The causes of food waste in the supplier–retailer interface: Evidences from the UK and Spain

Mena, Carlos; Adenso-Diaz, B. and Yurt, Oznur (2011). The causes of food waste in the supplier–retailer interface: Evidences from the UK and Spain. Resources, Conservation and Recycling, 55(6) pp. 648–658.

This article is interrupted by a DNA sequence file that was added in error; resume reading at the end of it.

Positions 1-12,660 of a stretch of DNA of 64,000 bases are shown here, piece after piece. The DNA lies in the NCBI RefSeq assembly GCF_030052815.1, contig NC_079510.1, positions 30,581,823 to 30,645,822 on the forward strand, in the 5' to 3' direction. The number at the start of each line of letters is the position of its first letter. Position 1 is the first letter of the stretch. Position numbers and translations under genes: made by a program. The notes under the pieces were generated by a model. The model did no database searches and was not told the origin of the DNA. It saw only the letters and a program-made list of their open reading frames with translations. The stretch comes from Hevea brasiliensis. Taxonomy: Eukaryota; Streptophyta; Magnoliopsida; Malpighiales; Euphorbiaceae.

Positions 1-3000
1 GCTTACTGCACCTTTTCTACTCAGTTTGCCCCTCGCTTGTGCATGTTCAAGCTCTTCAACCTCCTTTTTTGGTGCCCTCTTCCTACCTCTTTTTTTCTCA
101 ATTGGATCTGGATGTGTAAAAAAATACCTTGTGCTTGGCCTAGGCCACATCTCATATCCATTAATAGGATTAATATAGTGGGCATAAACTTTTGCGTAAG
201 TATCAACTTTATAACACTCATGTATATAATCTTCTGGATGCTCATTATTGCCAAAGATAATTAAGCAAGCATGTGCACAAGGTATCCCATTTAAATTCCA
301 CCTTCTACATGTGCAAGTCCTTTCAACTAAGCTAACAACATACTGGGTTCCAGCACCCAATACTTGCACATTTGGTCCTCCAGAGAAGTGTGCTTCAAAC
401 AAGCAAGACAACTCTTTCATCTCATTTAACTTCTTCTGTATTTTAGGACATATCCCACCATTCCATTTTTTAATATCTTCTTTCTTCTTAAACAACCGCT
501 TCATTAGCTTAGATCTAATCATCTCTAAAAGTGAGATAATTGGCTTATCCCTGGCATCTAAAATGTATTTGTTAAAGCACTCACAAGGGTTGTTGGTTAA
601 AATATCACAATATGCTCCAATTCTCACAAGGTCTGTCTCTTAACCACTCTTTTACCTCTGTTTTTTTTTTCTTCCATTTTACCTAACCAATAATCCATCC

Food and drink waste is a significant problem for economic, environmental and food security reasons. Government efforts have focused on diverting waste away from landfill through regulation, taxation and public awareness. However, efforts to understand why waste occurs have been limited, particularly in the interface between retailers and suppliers. This research aims to address this problem by identifying the main root causes of waste in the supplier–retailer interface. The research is exploratory in nature as there is a paucity of studies focusing on food waste across the supply chain. Data were collected through 43 interviews with managers in food manufacturing, wholesaling and retailing in two countries: the UK (24) and Spain (19). Data from the interviews and supplementary documentation were analyzed using causal maps. This approach helped to identify the main root causes of waste which were categorized into three groups: (1) mega-trends in the marketplace, (2) natural causes related to the products and processes, and (3) management root causes on which practitioners have a direct impact. The paper discusses the root causes of food waste and good practices identified from the interviews. Differences between the UK and Spain are discussed, presenting potential learning opportunities for practitioners in these countries and highlighting opportunities for further research.

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